The High Court has ruled the government's new data surveillance law is "inconsistent with EU law" following an appeal by MPs Tom Watson and David Davis.
The MPs challenged the Data Retention and Investigatory Powers Act (Dripa), passed by the coalition government last year, which gives the police and security services the right to access phone and internet records in the interest of public safety.
Conservative former shadow home secretary Davis and Labour backbencher Watson said the act gave the authorities permission to "spy on citizens" with no proper safeguards and is not compatible with a section of the European Convention on Human Rights (ECHR) which gives the right to respect privacy as well as the protection of personal data.
The High Court ruled on Friday (17 July) in favour of the MPs, who were also backed by human rights group Liberty, and declared that Dripa is "inconsistent with EU law".
It ruled that Dripa "does not lay down clear and precise rules providing for access to and use of communications data".
Prime minister David Cameron and his then deputy Nick Clegg had to quickly pass Dripra through parliament after the European Court of Justice made a ruling that would have denied authorities access to vital data about phone and email communications.
The act passed on the basis that communications companies keep data for 12 months in case they are needed for an investigation, but did not allow police or security services access to the data without a warrant.
The court has ruled the act must now be suspended until at least March 2016 so the government can have the "opportunity to put matters right".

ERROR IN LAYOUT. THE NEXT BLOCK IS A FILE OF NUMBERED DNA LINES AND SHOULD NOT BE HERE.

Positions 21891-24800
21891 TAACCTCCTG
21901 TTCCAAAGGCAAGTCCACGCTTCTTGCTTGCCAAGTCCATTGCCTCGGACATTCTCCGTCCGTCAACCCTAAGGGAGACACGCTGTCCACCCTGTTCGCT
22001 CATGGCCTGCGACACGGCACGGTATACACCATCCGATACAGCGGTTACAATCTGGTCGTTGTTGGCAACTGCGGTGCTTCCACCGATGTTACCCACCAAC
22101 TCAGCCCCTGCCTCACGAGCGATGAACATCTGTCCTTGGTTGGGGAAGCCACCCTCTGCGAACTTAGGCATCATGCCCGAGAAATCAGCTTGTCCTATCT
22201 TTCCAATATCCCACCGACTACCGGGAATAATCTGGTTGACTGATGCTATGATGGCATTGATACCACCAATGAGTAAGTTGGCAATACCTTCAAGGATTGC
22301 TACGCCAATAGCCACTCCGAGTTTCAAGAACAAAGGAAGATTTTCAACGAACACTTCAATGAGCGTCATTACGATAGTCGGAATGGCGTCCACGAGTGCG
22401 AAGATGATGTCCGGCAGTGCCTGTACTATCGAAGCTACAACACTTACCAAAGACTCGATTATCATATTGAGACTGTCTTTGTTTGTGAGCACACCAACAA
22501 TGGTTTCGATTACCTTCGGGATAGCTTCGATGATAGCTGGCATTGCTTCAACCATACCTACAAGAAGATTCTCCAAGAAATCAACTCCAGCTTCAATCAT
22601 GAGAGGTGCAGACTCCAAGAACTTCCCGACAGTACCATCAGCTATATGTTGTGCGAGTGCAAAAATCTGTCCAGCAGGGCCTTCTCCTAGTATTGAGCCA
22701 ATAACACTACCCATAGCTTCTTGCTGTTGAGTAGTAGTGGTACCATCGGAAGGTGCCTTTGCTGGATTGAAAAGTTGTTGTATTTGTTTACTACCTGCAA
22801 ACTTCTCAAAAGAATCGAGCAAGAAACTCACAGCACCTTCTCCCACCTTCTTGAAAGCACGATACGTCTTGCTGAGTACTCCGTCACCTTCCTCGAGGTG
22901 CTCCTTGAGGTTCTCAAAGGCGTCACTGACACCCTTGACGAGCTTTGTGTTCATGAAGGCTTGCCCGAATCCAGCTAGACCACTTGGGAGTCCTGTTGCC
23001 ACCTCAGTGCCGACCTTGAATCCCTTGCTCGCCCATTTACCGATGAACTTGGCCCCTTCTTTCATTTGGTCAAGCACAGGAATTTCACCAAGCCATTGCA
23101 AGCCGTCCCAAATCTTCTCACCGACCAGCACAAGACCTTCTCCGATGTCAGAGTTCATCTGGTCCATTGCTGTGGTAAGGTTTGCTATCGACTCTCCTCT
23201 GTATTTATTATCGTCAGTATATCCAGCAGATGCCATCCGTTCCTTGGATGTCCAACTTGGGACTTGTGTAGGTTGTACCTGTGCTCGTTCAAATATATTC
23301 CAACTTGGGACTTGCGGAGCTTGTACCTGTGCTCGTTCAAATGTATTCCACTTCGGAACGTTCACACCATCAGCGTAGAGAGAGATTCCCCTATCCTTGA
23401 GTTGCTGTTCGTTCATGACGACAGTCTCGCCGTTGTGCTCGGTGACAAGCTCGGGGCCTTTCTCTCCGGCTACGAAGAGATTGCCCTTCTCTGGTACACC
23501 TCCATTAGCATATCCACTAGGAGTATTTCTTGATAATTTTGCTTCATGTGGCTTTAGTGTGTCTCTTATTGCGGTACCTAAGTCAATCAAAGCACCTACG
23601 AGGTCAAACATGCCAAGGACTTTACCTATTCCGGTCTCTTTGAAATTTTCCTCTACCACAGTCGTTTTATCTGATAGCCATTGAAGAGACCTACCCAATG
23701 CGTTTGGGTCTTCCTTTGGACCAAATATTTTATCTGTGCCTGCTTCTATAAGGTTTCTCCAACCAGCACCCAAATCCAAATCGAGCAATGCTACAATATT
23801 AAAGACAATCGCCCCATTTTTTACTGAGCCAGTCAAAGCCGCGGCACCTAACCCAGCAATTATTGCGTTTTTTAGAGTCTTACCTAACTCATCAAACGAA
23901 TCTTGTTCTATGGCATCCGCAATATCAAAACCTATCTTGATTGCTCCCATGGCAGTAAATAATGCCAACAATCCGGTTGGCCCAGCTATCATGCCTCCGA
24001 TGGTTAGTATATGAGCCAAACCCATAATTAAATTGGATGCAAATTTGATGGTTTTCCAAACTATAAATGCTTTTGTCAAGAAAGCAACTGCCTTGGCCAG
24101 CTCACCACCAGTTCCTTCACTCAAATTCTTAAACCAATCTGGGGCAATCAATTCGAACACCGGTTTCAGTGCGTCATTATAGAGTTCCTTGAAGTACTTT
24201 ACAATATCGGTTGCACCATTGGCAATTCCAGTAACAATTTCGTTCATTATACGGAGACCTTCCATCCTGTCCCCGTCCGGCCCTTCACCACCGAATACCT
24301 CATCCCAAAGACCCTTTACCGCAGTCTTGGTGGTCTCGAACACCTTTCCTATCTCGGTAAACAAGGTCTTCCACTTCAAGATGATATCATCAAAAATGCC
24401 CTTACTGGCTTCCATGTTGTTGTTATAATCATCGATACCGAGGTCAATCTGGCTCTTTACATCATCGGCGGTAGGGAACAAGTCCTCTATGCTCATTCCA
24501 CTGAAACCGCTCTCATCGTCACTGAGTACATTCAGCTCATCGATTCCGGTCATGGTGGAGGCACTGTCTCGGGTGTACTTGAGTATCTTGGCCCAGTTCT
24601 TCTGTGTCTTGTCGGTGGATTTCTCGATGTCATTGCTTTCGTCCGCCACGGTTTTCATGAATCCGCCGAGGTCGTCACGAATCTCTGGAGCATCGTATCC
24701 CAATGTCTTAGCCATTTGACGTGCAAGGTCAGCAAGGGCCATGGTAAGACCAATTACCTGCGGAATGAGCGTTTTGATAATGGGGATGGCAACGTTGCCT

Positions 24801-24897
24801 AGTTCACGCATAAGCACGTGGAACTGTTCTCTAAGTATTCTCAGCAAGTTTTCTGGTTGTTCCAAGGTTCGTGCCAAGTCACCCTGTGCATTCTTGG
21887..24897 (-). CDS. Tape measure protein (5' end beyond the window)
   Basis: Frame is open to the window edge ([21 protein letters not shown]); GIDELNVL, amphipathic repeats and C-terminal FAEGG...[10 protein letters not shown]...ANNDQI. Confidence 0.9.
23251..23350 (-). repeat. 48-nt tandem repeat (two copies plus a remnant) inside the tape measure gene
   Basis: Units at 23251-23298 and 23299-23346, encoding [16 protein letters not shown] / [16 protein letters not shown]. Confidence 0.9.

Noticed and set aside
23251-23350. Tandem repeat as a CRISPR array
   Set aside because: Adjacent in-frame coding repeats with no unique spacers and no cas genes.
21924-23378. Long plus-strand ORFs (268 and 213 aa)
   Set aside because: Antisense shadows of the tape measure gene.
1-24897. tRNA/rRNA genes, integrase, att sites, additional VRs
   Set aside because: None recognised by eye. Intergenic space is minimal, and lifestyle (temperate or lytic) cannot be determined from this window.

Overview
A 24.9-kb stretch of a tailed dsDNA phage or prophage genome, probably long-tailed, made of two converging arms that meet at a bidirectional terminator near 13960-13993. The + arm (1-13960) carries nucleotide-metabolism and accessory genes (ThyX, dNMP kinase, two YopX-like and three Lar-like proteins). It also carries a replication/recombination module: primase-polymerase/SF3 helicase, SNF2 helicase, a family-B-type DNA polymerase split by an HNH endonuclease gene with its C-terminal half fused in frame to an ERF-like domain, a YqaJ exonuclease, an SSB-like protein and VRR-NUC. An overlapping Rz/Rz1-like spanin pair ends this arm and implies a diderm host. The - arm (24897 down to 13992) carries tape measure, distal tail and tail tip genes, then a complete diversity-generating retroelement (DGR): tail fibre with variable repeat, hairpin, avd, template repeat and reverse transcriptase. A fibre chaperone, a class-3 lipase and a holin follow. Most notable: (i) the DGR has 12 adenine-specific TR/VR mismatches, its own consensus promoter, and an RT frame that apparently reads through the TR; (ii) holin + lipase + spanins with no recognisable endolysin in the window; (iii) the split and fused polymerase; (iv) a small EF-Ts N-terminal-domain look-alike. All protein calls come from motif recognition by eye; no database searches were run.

Following the decision by the High Court, Watson said: "The government was warned that rushing through important security legislation would end up with botched law. Now the High Court has said they must come back to parliament and do it properly. The government gave MPs one day to discuss the legislation which was wrongly represented as respectful of people's right to privacy: it has until March 2016 to make sure that the law is rewritten.
"There must be independent oversight of the government's data-collection powers and there must be a proper framework and rules on the use and access of citizens' communications data."
Davis added: "The court has recognised what was clear to many last year, that the government's hasty and ill-thought through legislation is fatally flawed. They will now have to rewrite the law to require judicial or independent approval before accessing innocent people's data, reflecting the new consensus amongst experts in the Anderson and RUSI (Royal United Services Institute) reports. This change will improve both privacy and security, as while the government gave pParliament one day to consider its law, the court has given almost nine months."
James Welch, legal director for Liberty, said there is now a growing "chorus of voices" which are demanding change with regards to giving the government proper safeguards to gather data.
He added: "Campaigners, MPs across the political spectrum, the government's own reviewer of terrorism legislation are all calling for judicial oversight and clearer safeguards. The High Court has now added its voice, ruling key provisions of Dripa unlawful. Now is the time for the home secretary to commit publicly to surveillance conducted with proper respect for privacy, democracy and the rule of law – not plough on with more of the same."